Laia Abril

On Mass Hysteria
30.06 – 01.10.2023

Laia Abril (Spain, 1986) uses photography, archival material and multimedia to create projects that engage with feminist issues and are marked by sociological, historical and anthropological considerations. Her long-term projects are organised into chapters. The artist presents Photo Elysée with her latest research, On Mass Hysteria, a first draft of which led to Abril’s nomination for the Prix Elysée 2019.

Mass hysteria is a reaction to circumstances in which women are subjected to extreme stress, feel repressed or forced into situations where they cannot communicate or express their thoughts or emotions. On Mass Hysteria allows us to visualise this language of pain in female representation throughout history.

On Mass Hysteria

Evil witches were accused and executed in Salem, while possessed nuns meowed and had seizures across Europe. Hand-trembling epidemics spread among Swiss and German boarding schools, and laughing attacks widespread among Tanzanian girl’s students. Female adolescents in Afghanistan experienced fainting outbreaks, while over 600 boarding schoolgirls suddenly lost the ability to walk straight at a boarding school in Mexico. In Cambodian garment factories, thousands of women faint inexplicably during the last decade, and American cheerleaders tick compulsively and have seizures without a biological explanation.

Mass hysteria, or Mass psychogenic disorder – a term now more widely accepted – arises in tightly knit environments burdened by unbearable and inescapable social circumstances. When a stress trigger event unfolds, the group starts experiencing uncontrollable motor symptoms simultaneously, such as trembling, weeping, twitching, ticking, or even fainting. These involuntary symptoms, often resembling trance-like states, can persist for months and have non-organic origins. Although studied from diverse cultural and academic interpretations, two essential questions remain unresolved: How does it spread, and why does it predominantly affect young women, especially teenage girls?

Historically, the term hysteria has been employed to pathologize women perceived as "difficult." Medical historian Robert Woolsey suggests it could serve as a "protolanguage," with its symptoms functioning as "a code used to convey a message which, for various reasons, cannot be verbalized."

Exploring Mass Hysteria further as a form of unconscious protest, we discover that outbreaks often influence those in lower social positions confronted with challenging situations, such as life in strict boarding schools, laboring in factories with inhuman conditions, or dwelling in isolated religious institutions like convents. Dr. Josefina Ramírez, a Mexican physical anthropologist, offers an insightful perspective: Mass Hysteria might be a collective physical response that symbolizes the struggles these young women endure due to unequal social power dynamics.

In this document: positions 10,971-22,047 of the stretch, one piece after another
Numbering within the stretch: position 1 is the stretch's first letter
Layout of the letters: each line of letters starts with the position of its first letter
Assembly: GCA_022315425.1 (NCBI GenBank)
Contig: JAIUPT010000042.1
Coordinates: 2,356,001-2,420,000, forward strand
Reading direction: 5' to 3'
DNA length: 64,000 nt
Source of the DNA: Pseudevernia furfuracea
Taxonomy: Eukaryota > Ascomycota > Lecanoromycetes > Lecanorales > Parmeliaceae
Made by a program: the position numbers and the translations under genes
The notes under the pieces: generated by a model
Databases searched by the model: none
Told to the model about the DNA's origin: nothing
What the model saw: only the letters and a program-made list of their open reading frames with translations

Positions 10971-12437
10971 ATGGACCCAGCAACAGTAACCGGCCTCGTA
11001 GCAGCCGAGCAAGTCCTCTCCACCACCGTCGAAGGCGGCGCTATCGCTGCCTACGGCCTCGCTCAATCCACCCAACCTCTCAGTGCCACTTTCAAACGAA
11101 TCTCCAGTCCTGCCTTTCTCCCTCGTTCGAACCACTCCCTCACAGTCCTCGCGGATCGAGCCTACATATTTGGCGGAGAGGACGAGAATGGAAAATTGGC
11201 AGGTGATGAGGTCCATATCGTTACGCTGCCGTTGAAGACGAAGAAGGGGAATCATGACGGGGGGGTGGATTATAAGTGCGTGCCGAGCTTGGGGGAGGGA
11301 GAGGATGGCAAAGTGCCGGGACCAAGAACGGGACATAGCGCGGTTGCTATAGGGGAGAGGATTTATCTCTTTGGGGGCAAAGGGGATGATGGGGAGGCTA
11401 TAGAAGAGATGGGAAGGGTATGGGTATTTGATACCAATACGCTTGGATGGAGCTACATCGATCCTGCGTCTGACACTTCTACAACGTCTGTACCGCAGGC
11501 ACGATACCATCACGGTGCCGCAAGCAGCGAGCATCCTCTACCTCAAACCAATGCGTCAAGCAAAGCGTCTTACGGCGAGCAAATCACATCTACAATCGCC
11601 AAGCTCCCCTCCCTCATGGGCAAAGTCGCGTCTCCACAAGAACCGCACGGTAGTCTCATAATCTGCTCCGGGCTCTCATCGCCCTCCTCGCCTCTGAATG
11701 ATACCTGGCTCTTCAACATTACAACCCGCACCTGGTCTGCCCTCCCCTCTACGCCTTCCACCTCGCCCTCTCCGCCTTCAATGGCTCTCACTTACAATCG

The genesis chapter of A History of Misogyny, titled On Mass Hysteria, investigates the possibility of an ancient female protolanguage of protest. The project challenges the prevailing psychological approach that blames women for medically unexplained maladies. Instead, it emphasizes the impact of societal factors such as social and political oppression. On Mass Hysteria aims to visualize the collective pain of transgenerational trauma that is often ignored or diminished by society, passed down among women.

Laia Abril

Laia Abril (Barcelona, 1986) is a multidisciplinary artist whose works center around the themes of women's rights, grief, and bio-politics. Her research-based practice employs photography, text, and sound to explore difficult and hidden realities. One of her most acclaimed projects, "A History of Misogyny," has been exhibited in over 15 countries and her artworks are held in collections such as the Centre Pompidou and FRAC in France, the Victoria & Albert Museum in London, and the Musée de l'Elysée and Fotomuseum Winterthur in Switzerland. Her career has earned her numerous accolades, including the 2016 Prix de la Photo in Arles, the 2020 FOAM Paul Huf Award in Amsterdam, the 2022 Hood Medal in London, and the 2023 Shpilman Award.

Laia is also a published author with several notable titles, such as The Epilogue (Dewi Lewis, 2014), Lobismuller (RM, 2016), which won the 2015 Images Vevey Best Book award; and On Abortion (Dewi Lewis, 2018), which was nominated for the Deutsche Börse Prize and won the 2018 Aperture-Paris Photo Best Book Award. Her most recent publication, On Rape, was released by Dewi Lewis in 2022. Abril is a lecturer at HSLU and is represented by the Parisian gallery Les Filles du Calvaire.

Exhibition views

Beyond the walls

Menstruation Myths

Simultaneous exhibition at L'appartement L’Appartement – Espace Images Vevey
Place de la Gare 3, 1800 Vevey

In conjunction with the exhibition Laia Abril. On Mass Hysteria, L'Appartement - Espace Images Vevey, Images Vevey's exhibition space, presents Laia Abril. Menstruation Myths from June 28 to November 5, 2023. In this series, Laia Abril denounces the difficulties faced by menstruating women in societies that despise this biological mechanism. Through text and image, she explores the myths and beliefs of various cultures, mixing disconcerting statistics on the daily lives of girls and women during their cycles. Presenting both research and visual metaphors, the installation provides a better understanding of the tragic repercussions of the ignorance and silence surrounding the menstrual calendar.



The exhibition Laia Abril. On Mass Hysteria is a co-production between Photo Elysée, LE BAL, Paris and The Finnish Museum of Photography, Helsinki.


The exhibition is generously supported by the Federal Office of Culture.